This is my first year growing saxes and I would be curious to see how other members saxes are doing this fall in their troughs. Pictures would be appreciated and we could use some newer postings related to saxifrages. Thanks
17) Saxifraga, Heuchera and other Saxifragaceae
I know that gardeners in Newfoundland and Norway can grow saxifrages readily, but I am getting tired of losing my favorites year after year. When I went through my garden and my file cards yesterday, I discovered I had three left in the ground--'Winnifred Bevington,' tucked against a piece of tufa on a slightly shaded north bank, 'Findling,' a mossy saxifrage, down low on that same bank, and 'Apple Blossom,' a pleasantly sprawly but totally non-blooming plant high on that same bank. Also, in a trough in a somewhat shady spot 'Correvon' and in a pot, 'Peter Pan.'
The sax season has finally started in Newfoundland....just a few open yet...lots in bud. here is Saxifraga oppositifolia and S. sancta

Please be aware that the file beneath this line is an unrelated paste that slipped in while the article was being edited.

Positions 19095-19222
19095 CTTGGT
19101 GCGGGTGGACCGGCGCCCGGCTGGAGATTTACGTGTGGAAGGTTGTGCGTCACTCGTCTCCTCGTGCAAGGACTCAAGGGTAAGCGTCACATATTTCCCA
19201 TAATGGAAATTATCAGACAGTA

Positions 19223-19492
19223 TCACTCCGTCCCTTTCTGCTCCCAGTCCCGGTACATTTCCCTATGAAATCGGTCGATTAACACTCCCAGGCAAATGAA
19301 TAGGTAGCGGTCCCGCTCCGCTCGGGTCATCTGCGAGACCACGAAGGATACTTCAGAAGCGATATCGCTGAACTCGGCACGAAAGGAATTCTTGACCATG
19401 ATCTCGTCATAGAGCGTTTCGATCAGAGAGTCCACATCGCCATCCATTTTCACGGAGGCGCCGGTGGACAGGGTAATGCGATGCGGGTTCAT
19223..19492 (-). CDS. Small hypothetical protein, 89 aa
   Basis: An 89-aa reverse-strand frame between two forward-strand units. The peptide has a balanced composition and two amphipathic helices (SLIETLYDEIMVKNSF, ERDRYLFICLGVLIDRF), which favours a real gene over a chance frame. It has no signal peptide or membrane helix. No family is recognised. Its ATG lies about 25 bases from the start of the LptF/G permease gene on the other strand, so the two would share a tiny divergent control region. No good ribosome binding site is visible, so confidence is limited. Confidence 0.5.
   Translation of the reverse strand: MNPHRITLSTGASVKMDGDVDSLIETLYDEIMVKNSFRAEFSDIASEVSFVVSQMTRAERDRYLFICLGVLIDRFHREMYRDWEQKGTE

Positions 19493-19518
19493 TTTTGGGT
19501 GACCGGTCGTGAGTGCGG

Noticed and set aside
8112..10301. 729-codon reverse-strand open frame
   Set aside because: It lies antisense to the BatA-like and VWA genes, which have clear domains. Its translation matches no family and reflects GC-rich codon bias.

I was looking for plants when I came upon a school of butterflies (Can you say "...school of butterflies"?). It was the
common "blåvinge" ("blue-wing" (P olyommatus icarus) as we call it here) and some of them sat here by the saxifrage, to rest?
Edit correction: Fjellblåvinge (Albulina orbitulus)
Stjernesildre ("Star saxifrage", Saxifraga stellaris) grows in cold streams and meltwater or where the snow last linger. Always cold feet.
Gulsildre ("yellow saxifrage", Saxifraga aizoides) is common along mineral rich seepage lines in the alpine zone. The common color is yellow but you often encounter populations with orange or even near red flowers.
My Kabschia season is just starting, despite wet sloppy snow today! Open now is S. apiculata 'Gregor Mendel' and S. X kellereri 'Suendermannii'. Both are in troughs.
March 22 and this native is just about ready to pop! It is growing in the the alpine house at work so more protected than those outside. Might be open tomorrow if it gets warm enough.
Lyall's, or red-stemmed, saxifrage (Saxifraga lyallii) is one of the most common saxifrages in this area, and it can form dense tracts along the banks of snow-melt streams up high, and in places where water runs under the scree. Where it grows in number, it adds big swaths of colour!
It seems, from the USDA range map, that this tends to be a more northerly species: